Because We Won't Have Him To Kick Around Much Longer, Part 5 (9/11 Never Dies Edition):
You remember how, right after the 9/11 attacks, we were all scared shitless and the White House was telling us to stick our heads between our legs and kiss our asses good-bye because brownish people were going to fuck our shit up with their exploding shoes and nuclear suitcases o' doom? You remember the clusterfuck of idiotic things that came in quick succession, like the color-coded threat level, which looked like nothing so much as the dried palette for one of those cheap-ass watercolor paint books we despised as kids, and duct tape? You remember all that? That sense of panic and imminent demise? Yeah, well, fuck you, 'cause you're wrong. It was actually a serene time.
At least according to Admiral Mike Mullen, Chair of the Joint Chiefs, who, during Tuesday's military parade in "appreciation" of President George W. Bush, said in his lubricious hummer of a speech, "After this nation was attacked by a rising evil, the same evil which later murdered many others in places like London, Madrid, Islamabad and Mumbai, you quickly led us from the grip of fear to a serenity of purpose and unity of action - serenity well beyond our dreams on September 12th, when all thought further attack was not only likely, but gravely imminent. And through your vision, a new national security was rendered to reach our enemies where they hid and trained and celebrated deadly crimes."
Now that's some motherfucking historical revisionism: the man who pogo-sticked around the country on September 11, 2001 like a hyperactive toddler on the run from the boogeyman actually was achieving some kind of Zen state of retarded enlightenment that allowed him to clear his head and pronounce, "I'm gonna attack a country that had nothing to do with those planes." Seriously, this is like a rapist-murderer being honored for his belief in safe sex.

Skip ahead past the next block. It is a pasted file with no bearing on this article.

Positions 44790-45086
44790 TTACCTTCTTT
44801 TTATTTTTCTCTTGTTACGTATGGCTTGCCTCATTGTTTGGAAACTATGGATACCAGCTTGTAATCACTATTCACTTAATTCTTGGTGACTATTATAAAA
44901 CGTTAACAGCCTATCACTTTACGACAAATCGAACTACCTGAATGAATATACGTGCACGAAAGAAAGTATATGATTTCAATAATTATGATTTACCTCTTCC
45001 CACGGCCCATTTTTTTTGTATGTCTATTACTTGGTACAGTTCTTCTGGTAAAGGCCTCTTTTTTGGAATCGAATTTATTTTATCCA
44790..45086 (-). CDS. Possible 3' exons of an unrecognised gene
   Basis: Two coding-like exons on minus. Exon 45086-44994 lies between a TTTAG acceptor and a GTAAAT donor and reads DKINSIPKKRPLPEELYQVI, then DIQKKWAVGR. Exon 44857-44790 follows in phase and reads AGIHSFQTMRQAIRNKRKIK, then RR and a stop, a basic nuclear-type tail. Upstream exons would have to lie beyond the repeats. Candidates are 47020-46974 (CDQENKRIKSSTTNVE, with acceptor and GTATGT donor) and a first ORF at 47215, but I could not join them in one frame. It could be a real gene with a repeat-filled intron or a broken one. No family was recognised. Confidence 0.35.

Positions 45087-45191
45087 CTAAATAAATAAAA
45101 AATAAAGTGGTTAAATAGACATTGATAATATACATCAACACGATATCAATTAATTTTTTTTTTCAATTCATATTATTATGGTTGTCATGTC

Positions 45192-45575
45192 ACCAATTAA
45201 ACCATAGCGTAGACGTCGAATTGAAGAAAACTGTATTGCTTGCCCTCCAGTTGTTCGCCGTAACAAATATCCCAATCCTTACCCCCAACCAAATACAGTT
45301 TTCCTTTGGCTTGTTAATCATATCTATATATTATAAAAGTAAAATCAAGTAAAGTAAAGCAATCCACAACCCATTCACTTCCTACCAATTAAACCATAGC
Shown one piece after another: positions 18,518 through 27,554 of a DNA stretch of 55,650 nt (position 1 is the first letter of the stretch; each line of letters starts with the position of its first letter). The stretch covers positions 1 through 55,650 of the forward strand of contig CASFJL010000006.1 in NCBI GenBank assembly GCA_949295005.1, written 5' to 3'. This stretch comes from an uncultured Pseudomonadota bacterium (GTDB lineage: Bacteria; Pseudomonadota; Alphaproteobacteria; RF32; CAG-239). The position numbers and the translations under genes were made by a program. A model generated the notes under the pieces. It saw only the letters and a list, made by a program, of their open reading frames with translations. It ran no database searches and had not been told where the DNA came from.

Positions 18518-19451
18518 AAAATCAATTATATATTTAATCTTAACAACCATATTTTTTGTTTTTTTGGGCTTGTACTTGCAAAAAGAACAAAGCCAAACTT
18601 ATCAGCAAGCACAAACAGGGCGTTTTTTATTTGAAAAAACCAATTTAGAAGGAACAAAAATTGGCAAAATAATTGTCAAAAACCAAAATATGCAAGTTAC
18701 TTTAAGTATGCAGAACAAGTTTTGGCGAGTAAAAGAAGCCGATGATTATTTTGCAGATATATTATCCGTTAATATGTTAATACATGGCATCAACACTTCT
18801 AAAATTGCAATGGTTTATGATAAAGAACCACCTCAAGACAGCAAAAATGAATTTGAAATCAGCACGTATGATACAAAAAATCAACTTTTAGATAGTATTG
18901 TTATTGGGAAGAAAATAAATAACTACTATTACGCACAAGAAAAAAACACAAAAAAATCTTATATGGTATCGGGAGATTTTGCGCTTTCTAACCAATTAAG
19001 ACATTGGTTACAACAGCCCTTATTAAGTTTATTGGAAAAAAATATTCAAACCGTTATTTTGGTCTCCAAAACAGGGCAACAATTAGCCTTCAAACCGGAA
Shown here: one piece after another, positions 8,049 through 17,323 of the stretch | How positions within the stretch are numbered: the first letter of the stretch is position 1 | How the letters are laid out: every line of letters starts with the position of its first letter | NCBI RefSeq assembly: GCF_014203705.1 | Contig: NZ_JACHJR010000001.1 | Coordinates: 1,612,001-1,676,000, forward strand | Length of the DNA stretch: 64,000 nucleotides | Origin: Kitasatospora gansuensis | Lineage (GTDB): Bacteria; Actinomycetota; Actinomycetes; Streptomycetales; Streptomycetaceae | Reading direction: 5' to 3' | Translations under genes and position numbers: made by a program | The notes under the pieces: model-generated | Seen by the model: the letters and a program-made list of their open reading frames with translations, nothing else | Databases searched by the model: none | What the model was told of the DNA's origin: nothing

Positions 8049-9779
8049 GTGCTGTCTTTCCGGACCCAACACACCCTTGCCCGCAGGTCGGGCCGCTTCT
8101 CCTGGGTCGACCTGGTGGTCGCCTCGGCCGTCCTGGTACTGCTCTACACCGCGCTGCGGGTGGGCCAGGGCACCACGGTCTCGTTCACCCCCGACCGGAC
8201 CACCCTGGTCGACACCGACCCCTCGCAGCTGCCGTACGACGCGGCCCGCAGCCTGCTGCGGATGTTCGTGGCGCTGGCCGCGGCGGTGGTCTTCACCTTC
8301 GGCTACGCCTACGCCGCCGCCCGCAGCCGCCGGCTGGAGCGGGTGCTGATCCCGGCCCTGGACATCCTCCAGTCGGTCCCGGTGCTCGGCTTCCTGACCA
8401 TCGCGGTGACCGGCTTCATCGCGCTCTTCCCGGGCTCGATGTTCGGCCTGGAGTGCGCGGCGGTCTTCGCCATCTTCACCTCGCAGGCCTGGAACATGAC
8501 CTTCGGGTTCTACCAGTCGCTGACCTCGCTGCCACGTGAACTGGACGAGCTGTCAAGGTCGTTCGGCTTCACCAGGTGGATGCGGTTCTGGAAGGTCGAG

Secretary of Defense, now and future, Robert Gates took over the Bush blow job and didn't neglect the balls: "On a bright Tuesday morning in September, eight months into President Bush's first term, we learned how dangerous and unpredictable this new era could be, and saw in the starkest terms how necessary was the task of transforming the American defense establishment to meet these challenges. It was a task inspired by the vision of President Bush, propelled by the energetic advocacy of Secretary Rumsfeld, informed by the experience of our senior military leaders, and accelerated by the urgent demands of two unconventional ground wars."
See, Bush and Rumsfeld didn't run the military into the ground and nearly break our armed forces. Oh, no. Said Gates, "The result is an American military that has become more agile, lethal, and prepared to deal with the full spectrum of 21st century conflict."
The President got in on the act of mooning the facts, always with an eye toward the future, that lover of hypotheticals. He pronounced, "There will become a day when your grandchildren will ask, what did you do during your time in uniform? And you'll be able to say: We made the military stronger. We made the world freer. And we made America more secure." And it's just the start: "You'll be able to tell them the story of the first decade in the 21st century -- their early days of a generational struggle against terror and extremism. It is a story of a global coalition led by the United States that is dedicated to eliminating the forces of oppression and fear." You see? It's like the Justice League, if the Justice League was comprised of a one-legged Superman and a bunch of fast-moving midgets.
Yes, it was a grand day, with a grand parade of soldiers, all to honor the man who said that their lives should be dedicated to a fool's failed utopia.